PROGRAMS

Driving Inclusive Growth through Community-Based Solutions

By: Sarah Glaswand

September 10, 2018

There is a common misperception that people who are poor don’t know how to manage their finances. In addition, many believe the poor do not have money to save. On the contrary, those of limited means often have experience handling tight budgets and many would save if given the opportunity; however, more often than not, their options to do so are limited.

This is the exact problem Chetna Sinha identified during her pioneering work across rural India. Women in her community wanted to save money. Yet, despite these ambitions, banking services were not available to help these women open savings accounts.

Undaunted and unmoved in her belief that everyone deserves a place to save their hard earned money, Chetna sought to start a new bank that would serve the women in her community. Initially, the Reserve Bank of India (RBI) declined Chetna’s application for a banking license, arguing that the women she wished to partner with were illiterate and would not be able to manage their finances. Upon hearing this objection, Chetna’s partners quickly banded together and spent their nights learning to read and write. When Chetna later returned to RBI, she was accompanied by 15 literate women, all of whom wished to open accounts in her new bank. After proving their financial acumen to RBI, Chetna’s application was approved. This was the beginning of the Mann Deshi Bank.

Twenty-two years after its founding in 1996, the Mann Deshi Bank serves more than 200,000 customers – all of whom are women living in rural areas – and has more than $20 million under management. The bank’s success is a function of Chetna’s willingness to regularly integrate feedback and learnings from customers into the products and services Mann Deshi provides. Here are a few examples:

When the bank first opened, Chetna assumed women would automatically start asking for loans; however, she quickly learned that women were reluctant to apply because they didn’t have stable sources of income. As a result, they believed that banks wouldn’t lend to them. These women, many of whom were farmers with irregular cash flow, needed a financial product that was designed specifically to meet their needs. Mann Deshi created a new product to address this issue and now, thousands of women farmers are taking out loans.

With a growing loan portfolio, Mann Deshi was also eager to help women save. The bank bought and distributed boxes where women could keep their cash savings at home. Yet, as this program went to scale, Mann Deshi discovered that women were reluctant to participate. When asked why, many women explained that deposit boxes at home were prey to husbands or other family members who could spend the money before the women were able to deposit the funds in a bank. Chetna was quick to conclude: “Never provide poor solutions to poor people.” Seeking a solution, Mann Deshi realized that many women worked during the day, making it challenging to visit the bank during regular business hours. So, rather than expecting customers to come to the bank, Chetna decided to take the bank to its customers. Mann Deshi began sending bank representatives door to door to collect deposits. Door-step banking was invented as a way to give women financial access and, equally important, financial control.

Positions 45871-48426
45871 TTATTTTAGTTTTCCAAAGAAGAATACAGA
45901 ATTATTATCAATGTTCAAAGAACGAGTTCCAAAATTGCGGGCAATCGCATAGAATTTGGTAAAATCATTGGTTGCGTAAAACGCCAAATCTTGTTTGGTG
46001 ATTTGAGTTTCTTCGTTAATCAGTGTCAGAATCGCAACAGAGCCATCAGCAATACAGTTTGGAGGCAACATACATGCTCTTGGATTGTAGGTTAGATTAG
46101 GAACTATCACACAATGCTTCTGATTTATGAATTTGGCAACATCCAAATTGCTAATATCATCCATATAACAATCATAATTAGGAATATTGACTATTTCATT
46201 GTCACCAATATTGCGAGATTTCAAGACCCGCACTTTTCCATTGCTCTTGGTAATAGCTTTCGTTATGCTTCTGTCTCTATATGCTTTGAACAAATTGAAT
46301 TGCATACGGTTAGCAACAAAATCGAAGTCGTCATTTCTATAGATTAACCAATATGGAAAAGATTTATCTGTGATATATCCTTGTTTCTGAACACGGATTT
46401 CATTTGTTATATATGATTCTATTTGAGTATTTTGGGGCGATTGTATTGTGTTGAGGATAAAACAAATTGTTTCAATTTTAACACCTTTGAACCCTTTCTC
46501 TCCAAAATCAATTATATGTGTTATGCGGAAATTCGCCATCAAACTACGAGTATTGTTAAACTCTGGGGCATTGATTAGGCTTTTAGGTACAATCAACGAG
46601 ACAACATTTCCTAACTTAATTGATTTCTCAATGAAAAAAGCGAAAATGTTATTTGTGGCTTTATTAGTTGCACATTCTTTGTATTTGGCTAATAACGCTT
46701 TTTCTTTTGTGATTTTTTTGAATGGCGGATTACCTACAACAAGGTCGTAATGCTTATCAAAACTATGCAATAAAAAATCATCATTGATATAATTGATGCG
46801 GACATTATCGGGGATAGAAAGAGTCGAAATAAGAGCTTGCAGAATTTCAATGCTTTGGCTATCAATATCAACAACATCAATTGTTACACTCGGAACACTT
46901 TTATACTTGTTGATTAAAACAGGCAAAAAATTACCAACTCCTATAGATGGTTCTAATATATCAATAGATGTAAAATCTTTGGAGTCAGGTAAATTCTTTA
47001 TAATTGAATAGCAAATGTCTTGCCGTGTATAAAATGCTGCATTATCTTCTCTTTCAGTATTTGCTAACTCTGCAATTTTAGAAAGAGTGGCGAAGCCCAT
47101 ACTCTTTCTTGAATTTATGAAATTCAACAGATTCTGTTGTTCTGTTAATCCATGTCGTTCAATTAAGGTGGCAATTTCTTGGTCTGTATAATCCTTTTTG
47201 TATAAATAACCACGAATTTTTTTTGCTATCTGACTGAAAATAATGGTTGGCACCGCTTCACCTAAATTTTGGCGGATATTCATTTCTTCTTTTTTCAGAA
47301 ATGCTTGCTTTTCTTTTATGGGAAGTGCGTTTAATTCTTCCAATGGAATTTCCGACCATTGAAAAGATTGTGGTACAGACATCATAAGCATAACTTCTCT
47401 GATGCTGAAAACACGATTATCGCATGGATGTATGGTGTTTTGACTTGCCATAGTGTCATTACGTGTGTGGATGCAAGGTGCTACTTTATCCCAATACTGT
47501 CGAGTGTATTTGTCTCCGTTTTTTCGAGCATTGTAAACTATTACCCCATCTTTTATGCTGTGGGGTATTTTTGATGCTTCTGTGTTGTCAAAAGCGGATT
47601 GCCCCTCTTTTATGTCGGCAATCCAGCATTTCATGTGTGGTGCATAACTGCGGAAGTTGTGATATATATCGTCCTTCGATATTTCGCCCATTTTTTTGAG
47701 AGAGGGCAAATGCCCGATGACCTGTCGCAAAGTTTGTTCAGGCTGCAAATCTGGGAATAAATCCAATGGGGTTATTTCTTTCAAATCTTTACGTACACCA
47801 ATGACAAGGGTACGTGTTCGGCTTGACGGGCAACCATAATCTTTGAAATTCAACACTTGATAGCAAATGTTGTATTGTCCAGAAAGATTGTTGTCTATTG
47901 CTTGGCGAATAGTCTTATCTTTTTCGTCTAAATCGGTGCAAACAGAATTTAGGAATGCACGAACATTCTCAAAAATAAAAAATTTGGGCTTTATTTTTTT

Finally, Mann Deshi embraced digital banking to make financial services accessible and convenient for their clients. Their first digital product required customers to remember a PIN in order to access funds. As customers began using the product, the bank soon received feedback that PINs were hard to remember and perceived to be insecure. Seeking human-centered solutions, Mann Deshi heard from customers who advocated for the use of thumbprints as a means of personal identification. As a result, the bank integrated biometrics into their digital products, making access to bank accounts safe, simple, secure and significantly faster.

Mann Deshi’s success is a testament to Chetna’s ability to listen to the women microentrepreneurs she serves and address their needs through innovative, community-based solutions. She has provided an opportunity for women to seize control of their own futures. To further this mission, Chetna created the Mann Deshi Foundation, an organization that helps women acquire business skills and provides access to markets that can help them unlock their full potential. Chetna’s vision and extraordinary work prove that when we provide people access to the networks that power the modern economy, we can create a more inclusive world.

Learn more about Chetna Sinha’s journey from her recent TED talk.

Hear Center President Shamina Singh talk about Mann Deshi in the latest Master’s of Scale episode: How to keep it simple while scaling big. You’ll find our story in the show’s signature 3-act ads!

FOUND UNDER

Sarah Glaswand

Sarah supports the Center’s day-to-day efforts to engage an active community of leaders, researchers, and innovators on the front lines of inclusive growth.